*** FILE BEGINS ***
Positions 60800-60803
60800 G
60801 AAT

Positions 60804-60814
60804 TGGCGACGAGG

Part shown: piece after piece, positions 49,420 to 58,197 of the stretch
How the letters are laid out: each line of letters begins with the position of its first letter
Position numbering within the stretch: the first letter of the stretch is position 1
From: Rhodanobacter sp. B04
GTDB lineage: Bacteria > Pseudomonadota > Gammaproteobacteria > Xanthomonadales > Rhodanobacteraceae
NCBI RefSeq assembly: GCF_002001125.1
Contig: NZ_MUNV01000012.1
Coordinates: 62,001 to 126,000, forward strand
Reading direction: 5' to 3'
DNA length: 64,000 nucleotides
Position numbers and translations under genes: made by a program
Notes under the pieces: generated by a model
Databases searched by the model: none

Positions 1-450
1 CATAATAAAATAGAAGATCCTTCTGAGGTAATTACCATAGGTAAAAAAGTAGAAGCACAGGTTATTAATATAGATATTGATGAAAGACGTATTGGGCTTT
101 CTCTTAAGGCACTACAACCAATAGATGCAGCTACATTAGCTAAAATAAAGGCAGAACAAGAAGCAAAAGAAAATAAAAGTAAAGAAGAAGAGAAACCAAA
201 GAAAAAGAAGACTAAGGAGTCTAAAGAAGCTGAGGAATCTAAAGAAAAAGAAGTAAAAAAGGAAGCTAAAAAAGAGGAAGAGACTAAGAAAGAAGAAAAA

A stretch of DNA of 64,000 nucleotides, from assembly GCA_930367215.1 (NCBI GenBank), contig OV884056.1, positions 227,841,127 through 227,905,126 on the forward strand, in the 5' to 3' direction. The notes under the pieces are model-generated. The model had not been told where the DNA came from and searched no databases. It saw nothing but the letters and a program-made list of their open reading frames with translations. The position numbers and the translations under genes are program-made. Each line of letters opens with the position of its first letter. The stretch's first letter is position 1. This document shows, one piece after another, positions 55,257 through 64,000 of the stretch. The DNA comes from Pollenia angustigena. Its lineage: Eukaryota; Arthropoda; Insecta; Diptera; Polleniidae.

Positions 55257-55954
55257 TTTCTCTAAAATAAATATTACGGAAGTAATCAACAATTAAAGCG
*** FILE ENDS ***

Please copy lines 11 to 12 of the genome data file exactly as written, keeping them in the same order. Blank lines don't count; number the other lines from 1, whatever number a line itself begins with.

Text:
NCBI RefSeq assembly: GCF_002001125.1
Contig: NZ_MUNV01000012.1